The public, God bless their collective, sensible soul, is turning off. The public is seeking solace in the safe brand. It cuts down the thinking time, saves energy for other things. We have other things to do and we just don’t care so much about newness, about benefits, about change. We have too many decisions to make already, without bothering with more of them.

If you regularly went through the supermarket and experimented with new brands, you’d have to be mad. You’d need to read every bloody pack. You’d spend say a minute a pack. That might be another 60 minutes onto an already time-intensive experience, taking the total time to do the shopping to 2 hours. A couple of times a week? In a time-strapped world? You’re kidding.

So we just buy the safe. We experiment a bit, to keep our hand in, but we are tending to go closer and closer towards the known world.

What does this mean to you, New Marketing Manager? Good news? Well, actually, yes. (All news has a two edged sword to it, it depends how you view it.)

If you are new to the job, your task is so much harder. You need more funds. You need a new approach etc. Great – months of briefing agencies, having meetings, generating mind-blowing insights and generally not being judged, because you’ve got such a tough job ahead of you. The most exciting bit of any marketing career.

If you’re old to the job, in a decent company with a fair few big brands, you can feel the warm glow of quiet security. Rest assured you’re probably far less vulnerable than the agency or the market researchers would have you believe. You can relax a bit, knowing that brand loyalty is increasing as fast as global warming – slowly strangling the life out of the little guys by sheer public exhaustion. All you have to do is leave your foot on the heads of your competition by telling the agency to keep beating the drum. If you pick the right company you could almost go on a holiday during the working week.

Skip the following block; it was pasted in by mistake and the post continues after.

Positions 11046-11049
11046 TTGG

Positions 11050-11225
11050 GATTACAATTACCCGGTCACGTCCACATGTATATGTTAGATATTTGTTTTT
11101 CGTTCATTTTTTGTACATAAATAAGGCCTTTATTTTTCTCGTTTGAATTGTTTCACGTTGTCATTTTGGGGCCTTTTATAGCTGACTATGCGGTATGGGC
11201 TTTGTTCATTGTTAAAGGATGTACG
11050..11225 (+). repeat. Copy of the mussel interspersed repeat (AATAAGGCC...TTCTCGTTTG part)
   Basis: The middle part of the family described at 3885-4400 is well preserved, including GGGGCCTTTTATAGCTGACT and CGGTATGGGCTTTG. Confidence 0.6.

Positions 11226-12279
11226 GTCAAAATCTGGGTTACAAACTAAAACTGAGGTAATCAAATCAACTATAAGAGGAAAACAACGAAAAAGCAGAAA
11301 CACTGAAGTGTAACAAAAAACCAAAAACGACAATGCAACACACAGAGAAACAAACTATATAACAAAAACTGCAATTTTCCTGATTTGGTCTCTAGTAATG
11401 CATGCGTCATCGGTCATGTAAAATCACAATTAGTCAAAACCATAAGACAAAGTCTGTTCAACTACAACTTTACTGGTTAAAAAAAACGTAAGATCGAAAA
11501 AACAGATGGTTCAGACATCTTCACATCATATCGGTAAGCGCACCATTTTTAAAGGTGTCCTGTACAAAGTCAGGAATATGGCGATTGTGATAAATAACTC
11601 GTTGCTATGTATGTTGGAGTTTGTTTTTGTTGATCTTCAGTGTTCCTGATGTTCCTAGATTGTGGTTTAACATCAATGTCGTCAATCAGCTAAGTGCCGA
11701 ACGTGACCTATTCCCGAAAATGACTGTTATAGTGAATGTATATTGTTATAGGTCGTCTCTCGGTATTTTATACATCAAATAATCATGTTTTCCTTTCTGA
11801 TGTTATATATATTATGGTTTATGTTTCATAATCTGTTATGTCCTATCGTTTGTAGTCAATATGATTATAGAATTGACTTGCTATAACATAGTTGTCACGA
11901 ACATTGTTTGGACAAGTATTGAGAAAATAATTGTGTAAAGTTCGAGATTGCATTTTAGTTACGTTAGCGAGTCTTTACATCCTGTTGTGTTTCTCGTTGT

How does product category matter?

It matters heaps. Low involvements, like washing powder for males or petrol for women, weave between no loyalty, bought just on price, or can be highly brand loyal because the person just doesn’t care to think about it. High involvement purchases, same dichotomy; many people are brand loyal say to their car, while others are the reverse only because they spend all day thinking about it and move according to facts and brand influences.

Who we marketers usually fight for are those in the community who are not brand loyal to that product category at that life stage….

How does age group affect loyalty?

Loyalty does increase with age. Older people are more likely to have certain aspects of their lives off limits. Where experimentation is a necessity, say with mobile phones or internet providers, they may still experiment. But where their purchase patterns can be set and safe, (so they can get on with their lives) they will continue to buy that which is trusted. Not because they want to trust, out of fear, but because they can’t be bothered to waste more time and they don’t give a shit about marketing twaddle. A Daniel Yankelovich (DY) Group survey of 1,299 consumers, 2003 found  70% of consumers in the age segments 39-39 and 55+ place a high significance in brand loyalty.

Interestingly (with the growth of the spending power of baby boomers and their constant drive for ‘self actualization’) the aged-end of the market is actually becoming slightly less brand loyal than it’s predecessors (trying new things, re-inventing themselves) so the pendulum is swinging back a touch, but generally, the older, the more set.

A good experience with a brand at an early stage can last a whole life time.

There is a large proportion of consumers who will stick to the same brand for their entire lives – especially with their choice of newspaper. Up to 43% of consumers will knowingly or coincidentally read the same as their parents.

For example, Australians are less inclined to change banks. ING Direct worked around this because customers don’t need to change their existing banks, their consumers are growing at a rate of 15,000-20,000 per month in all age groups.

(McNair Ingenuity Research, B&T 27, Nov, 2003). ING knew there was resistance, decided not to fight it, but work with it, and bingo.